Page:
Senate President Bukola Saraki has advised President Muhammadu Buhari to ignore some "anti-democratic elements" and sign the Electoral Act Amendment Bill now.
The National Assembly had on October 23 passed the Electoral Act Amendment Bill and transmitted same to the president on November 7.
The federal lawmakers had to rework two earlier versions of the bill, which they had forwarded to the president for assent, following certain observations Buhari raised.
By the provision of the law, the president has 30 days within which to append his signature to any bill transmitted to him or decline assent to it.
Today, being December 6 will make the end of the 30 days that the president has to sign the Electoral Act Amendment Bill.
While some groups and individual Nigerians had called on the president not to sign the bill, others said it was incumbent on him to append his signature in it.
But Saraki in a statement in Ilorin yesterday, signed by his Special Adviser on Media and Publicity, Yusuph Olaniyonu, urged the president to rise above petty politics and act without further delay in the best interest of the country and its democracy by signing the Electoral Bill into law.
The Senate President said he had been inundated with telephone calls and discussions by members of the National Assembly who expressed concern about the delay in signing into law of the Electoral Bill as the 30 days period elapses today.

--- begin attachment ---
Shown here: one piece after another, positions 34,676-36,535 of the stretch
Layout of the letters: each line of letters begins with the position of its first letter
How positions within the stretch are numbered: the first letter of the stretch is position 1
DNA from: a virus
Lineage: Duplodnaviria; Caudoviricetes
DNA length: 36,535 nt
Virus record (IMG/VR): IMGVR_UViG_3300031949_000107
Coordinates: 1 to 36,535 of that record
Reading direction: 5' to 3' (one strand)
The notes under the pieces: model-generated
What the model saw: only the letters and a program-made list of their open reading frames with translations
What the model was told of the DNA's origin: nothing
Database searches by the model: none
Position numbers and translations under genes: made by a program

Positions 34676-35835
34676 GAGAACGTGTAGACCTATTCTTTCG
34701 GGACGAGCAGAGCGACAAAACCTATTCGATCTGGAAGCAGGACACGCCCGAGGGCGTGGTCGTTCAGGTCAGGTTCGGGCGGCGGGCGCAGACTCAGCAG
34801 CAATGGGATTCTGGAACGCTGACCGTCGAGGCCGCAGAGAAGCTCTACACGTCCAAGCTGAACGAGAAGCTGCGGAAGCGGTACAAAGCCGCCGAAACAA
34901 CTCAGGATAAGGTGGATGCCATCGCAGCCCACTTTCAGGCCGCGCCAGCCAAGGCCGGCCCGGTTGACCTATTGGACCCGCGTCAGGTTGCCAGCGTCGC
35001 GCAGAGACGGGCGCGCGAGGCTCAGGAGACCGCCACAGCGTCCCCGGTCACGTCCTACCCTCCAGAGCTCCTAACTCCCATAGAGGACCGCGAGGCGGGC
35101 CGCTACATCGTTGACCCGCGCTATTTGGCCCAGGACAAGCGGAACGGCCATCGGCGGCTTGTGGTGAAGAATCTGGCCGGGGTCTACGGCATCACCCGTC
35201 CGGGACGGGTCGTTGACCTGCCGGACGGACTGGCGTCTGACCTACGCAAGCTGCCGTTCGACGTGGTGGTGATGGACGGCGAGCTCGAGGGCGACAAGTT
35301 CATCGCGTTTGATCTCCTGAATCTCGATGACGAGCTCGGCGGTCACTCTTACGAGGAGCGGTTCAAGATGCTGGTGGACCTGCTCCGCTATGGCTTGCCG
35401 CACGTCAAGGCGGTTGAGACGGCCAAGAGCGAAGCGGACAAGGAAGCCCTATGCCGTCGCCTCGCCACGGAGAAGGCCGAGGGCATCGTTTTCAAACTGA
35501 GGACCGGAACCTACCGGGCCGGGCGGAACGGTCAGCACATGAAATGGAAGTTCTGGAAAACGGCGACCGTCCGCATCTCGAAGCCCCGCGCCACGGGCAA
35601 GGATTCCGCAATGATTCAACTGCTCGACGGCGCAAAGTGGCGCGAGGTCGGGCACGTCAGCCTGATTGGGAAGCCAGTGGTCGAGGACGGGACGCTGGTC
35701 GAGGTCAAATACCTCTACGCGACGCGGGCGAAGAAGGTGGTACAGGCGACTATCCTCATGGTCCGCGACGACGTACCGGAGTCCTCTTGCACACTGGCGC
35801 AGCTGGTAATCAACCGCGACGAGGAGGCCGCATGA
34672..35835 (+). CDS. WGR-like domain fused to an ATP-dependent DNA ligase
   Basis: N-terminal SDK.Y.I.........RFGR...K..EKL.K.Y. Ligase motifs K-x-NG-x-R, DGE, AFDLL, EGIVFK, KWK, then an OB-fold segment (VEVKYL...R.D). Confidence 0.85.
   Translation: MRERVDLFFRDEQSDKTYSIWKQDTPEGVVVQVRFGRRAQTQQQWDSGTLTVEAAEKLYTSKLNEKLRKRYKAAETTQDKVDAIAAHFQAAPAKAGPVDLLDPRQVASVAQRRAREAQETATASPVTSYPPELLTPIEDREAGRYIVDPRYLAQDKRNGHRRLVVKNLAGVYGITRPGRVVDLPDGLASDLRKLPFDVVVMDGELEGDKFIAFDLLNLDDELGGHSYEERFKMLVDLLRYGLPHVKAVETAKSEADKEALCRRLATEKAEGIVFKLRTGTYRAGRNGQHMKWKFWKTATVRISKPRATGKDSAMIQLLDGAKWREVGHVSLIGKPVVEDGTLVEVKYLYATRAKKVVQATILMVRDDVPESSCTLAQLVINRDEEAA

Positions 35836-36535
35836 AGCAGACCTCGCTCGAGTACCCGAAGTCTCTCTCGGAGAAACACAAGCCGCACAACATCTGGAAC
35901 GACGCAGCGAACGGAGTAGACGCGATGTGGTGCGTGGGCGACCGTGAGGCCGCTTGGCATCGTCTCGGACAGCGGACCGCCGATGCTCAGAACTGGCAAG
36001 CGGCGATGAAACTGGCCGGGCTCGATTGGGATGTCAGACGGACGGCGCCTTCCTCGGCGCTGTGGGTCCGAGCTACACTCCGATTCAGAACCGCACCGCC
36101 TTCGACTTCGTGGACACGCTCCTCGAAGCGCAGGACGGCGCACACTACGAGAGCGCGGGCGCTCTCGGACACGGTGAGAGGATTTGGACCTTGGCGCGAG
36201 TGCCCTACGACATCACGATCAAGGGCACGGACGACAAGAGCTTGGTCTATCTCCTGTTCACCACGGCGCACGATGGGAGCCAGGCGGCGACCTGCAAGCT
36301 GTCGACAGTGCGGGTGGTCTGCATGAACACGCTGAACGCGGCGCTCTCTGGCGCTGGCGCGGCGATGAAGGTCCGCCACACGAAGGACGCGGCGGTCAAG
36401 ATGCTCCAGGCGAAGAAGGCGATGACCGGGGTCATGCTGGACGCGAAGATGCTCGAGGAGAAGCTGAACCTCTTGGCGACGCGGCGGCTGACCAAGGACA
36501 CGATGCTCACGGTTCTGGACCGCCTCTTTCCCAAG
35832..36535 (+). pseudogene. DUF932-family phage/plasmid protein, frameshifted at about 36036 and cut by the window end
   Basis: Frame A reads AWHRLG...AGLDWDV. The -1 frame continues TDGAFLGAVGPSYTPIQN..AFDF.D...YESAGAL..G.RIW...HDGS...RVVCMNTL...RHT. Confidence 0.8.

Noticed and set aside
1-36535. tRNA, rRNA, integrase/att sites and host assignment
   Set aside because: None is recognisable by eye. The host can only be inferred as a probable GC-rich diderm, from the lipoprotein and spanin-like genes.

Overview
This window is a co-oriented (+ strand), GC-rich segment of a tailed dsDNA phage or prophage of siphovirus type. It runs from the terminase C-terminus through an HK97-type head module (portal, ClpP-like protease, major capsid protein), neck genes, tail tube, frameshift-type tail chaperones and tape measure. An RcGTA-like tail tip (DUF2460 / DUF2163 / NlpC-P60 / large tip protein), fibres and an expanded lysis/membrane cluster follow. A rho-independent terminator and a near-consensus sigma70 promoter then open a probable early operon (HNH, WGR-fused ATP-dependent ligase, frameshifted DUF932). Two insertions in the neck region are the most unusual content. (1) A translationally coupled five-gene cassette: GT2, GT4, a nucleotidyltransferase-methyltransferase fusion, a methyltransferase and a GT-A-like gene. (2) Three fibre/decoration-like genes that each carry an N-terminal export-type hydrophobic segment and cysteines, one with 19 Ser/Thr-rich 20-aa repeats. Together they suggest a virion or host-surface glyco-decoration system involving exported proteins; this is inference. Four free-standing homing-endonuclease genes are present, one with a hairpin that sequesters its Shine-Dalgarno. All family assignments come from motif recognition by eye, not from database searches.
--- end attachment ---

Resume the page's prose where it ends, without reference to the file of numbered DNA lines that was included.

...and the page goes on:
He added that many of the legislators who contacted him were particularly disturbed that certain individuals who were said to be chairmen of political parties had approached a Federal High Court to stop the president from assenting to the bill.
He urged President Buhari to dissociate himself from these ugly antics and sign the bill which he said had comprehensively addressed issues that usually clog the process of free, fair, credible and peaceful elections.
"It is the prerogative of the president to either sign a Bill into law or refuse it assent. He is free to exercise this prerogative the way he likes in this case," Saraki said.
"What I found surprising is a situation where some people now want to adopt a wrong tactic of abusing the court process to stall the matter. That will be unacceptable and I am sure our judiciary will rely on the lessons from the past and not allow itself to be used.
"We do not want the president to allow the setting of a bad precedent in which somebody will go to court in future to stop the passage of an appropriation bill or any essential law which will be important to the development of the country.
"My position remains that the president, his aides, the entire country and the international community are aware that all the concerns raised by the President on the past three occasions he withheld assent to the bill have been addressed by the legislature.
"We bent backwards on each occasion to accommodate the wishes of the President. We started work on this law since 2016 to prevent a situation where it would become part of the election controversies," Saraki said.